SINGAPORE (Kyodo) -- Members of a trans-Pacific free trade pact could agree in principle to allow Britain to join as a new member this year, using the European country's case as a model for future aspirants, Japan's economic minister Daishiro Yamagiwa said Saturday.
Yamagiwa said at a joint press conference, following a ministerial meeting in Singapore of the regional trade deal, he believes that based on the views of some members, there could be a basic agreement "perhaps within this year."
The process of Britain's accession to the 11-member pact, formally known as the Comprehensive and Progressive Agreement for Trans-Pacific Partnership, "will be a good precedent" in meeting the high standards for trade rules and transparency, said Yamagiwa, minister in charge of economic revitalization.
The one-day meeting discussed Britain's entry into the CPTPP, or the acronym for the regional free trade deal. Japan is chair of a working group on Britain's envisaged membership.
The country applied for accession in February last year, and a few months later, the CPTPP Commission, the group's top decision-making body, agreed to formally commence negotiations with Britain.
"Our energies are focused on getting the accession of the United Kingdom completed, this will serve as a pathfinder," Singapore Trade and Industry Minister Gan Kim Yong said at the same press conference.
Gan said at outset of the meeting that five countries have expressed interest in joining the CPTPP, without naming them.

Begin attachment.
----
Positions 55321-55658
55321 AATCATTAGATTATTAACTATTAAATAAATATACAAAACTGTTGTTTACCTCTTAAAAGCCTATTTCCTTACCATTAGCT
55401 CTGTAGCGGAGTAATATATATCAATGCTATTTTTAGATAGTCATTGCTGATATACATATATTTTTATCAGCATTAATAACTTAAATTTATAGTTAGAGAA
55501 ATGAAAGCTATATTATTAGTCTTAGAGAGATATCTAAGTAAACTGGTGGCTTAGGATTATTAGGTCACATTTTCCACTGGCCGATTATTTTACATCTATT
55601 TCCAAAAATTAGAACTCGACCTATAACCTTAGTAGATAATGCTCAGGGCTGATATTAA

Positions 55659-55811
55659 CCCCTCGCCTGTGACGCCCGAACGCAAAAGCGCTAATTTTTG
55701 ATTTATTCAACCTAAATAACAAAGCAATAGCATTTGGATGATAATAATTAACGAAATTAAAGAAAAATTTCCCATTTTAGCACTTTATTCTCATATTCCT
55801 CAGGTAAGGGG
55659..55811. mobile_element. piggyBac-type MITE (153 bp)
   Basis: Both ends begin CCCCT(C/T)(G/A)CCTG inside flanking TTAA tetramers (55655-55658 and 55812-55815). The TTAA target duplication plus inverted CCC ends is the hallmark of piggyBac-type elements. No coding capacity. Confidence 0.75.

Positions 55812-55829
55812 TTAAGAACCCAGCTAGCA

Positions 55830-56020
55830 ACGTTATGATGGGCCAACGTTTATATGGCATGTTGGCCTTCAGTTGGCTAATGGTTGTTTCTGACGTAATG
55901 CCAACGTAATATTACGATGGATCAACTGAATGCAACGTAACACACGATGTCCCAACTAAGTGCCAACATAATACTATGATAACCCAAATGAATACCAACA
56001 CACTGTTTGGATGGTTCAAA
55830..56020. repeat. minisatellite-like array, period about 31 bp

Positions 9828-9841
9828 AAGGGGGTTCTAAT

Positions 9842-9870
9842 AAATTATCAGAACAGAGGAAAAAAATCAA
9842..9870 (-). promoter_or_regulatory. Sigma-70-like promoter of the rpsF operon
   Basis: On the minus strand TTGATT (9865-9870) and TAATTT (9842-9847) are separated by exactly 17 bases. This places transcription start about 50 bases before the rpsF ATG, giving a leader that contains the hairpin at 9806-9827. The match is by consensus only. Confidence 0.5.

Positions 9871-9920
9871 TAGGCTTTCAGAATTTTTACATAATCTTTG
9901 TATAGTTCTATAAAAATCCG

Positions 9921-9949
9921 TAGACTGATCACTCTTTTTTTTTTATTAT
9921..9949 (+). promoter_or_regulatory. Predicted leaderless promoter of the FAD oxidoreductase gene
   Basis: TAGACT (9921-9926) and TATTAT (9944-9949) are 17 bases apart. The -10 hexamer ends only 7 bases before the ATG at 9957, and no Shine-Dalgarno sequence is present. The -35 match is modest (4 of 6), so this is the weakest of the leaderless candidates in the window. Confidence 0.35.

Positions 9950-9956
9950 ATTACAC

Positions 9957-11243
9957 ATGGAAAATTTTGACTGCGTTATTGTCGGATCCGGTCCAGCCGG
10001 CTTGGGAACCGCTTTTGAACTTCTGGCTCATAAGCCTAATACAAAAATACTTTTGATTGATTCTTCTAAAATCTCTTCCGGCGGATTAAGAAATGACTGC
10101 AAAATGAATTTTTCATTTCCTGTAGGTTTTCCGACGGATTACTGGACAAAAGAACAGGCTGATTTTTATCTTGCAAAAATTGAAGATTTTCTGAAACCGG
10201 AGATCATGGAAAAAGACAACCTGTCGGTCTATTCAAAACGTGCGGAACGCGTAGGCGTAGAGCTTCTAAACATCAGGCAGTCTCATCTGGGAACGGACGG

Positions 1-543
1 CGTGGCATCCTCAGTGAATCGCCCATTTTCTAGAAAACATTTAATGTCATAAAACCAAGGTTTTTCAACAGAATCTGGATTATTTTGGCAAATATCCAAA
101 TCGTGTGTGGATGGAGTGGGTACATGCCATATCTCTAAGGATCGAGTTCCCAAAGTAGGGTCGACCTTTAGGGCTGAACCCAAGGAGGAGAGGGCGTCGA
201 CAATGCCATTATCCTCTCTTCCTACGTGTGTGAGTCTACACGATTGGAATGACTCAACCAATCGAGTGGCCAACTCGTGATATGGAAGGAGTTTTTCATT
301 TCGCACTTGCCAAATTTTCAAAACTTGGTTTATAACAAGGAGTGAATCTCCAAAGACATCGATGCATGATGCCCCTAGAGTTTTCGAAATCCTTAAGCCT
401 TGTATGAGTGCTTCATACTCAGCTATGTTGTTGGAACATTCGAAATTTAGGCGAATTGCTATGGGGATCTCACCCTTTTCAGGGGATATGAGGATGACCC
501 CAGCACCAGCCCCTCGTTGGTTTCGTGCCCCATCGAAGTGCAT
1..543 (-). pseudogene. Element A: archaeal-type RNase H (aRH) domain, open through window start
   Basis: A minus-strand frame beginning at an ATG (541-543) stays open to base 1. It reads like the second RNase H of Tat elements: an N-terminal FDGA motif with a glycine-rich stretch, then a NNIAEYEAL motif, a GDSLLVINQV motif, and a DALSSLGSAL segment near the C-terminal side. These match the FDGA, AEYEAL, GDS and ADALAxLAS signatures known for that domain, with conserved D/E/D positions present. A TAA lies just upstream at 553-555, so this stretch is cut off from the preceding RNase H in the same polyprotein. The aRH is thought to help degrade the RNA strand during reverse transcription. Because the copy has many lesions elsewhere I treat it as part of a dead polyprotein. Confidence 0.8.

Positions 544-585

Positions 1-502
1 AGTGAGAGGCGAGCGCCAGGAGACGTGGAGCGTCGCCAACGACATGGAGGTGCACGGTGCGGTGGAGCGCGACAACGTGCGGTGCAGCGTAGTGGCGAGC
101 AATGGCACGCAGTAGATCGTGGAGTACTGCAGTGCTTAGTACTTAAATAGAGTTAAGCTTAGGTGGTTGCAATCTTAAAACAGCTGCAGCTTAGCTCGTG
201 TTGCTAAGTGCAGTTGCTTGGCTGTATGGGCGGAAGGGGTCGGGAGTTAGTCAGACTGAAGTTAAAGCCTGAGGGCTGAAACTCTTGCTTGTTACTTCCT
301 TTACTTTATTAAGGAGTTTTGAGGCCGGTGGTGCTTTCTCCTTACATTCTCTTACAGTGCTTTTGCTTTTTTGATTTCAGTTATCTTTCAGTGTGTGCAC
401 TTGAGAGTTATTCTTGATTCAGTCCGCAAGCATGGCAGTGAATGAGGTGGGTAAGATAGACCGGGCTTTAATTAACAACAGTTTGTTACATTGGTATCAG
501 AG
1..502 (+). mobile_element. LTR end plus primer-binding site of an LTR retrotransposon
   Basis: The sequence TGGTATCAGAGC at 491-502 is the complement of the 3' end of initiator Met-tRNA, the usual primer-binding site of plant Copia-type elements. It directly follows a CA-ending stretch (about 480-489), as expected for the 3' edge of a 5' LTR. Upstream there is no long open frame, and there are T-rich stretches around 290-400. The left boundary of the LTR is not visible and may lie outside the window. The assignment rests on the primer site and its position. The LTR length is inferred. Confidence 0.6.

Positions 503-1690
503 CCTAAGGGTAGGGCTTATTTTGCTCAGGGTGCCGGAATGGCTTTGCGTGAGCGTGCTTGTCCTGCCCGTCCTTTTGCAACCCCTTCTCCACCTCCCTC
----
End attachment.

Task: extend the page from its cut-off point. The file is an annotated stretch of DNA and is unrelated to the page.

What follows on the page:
But asked later on whether other applications, such as from China, Taiwan, Ecuador and Costa Rica, had been discussed, he said, "We did not discuss economy-specific applications."
In September last year, China, the world's second-biggest economy, filed its bid to join the pact, in an apparent bid to boost its clout in the Asia-Pacific region.
Singapore and Malaysia have said that they welcome China's bid to join the CPTPP.
Days after China's application, Taiwan submitted its own.
Members of the CPTPP issued a ministerial statement after the meeting saying progress has been made in the areas such as e-commerce, and aimed to push for digital trade. Gan also said the members are keen on pursuing "green" and digital economy.
To join the trade deal, the approval of all 11 members -- Australia, Brunei, Canada, Chile, Japan, Malaysia, Mexico, New Zealand, Peru, Singapore and Vietnam -- is needed.
The pact, which entered into force in 2018, does not include the United States following its abrupt withdrawal from negotiations the previous year.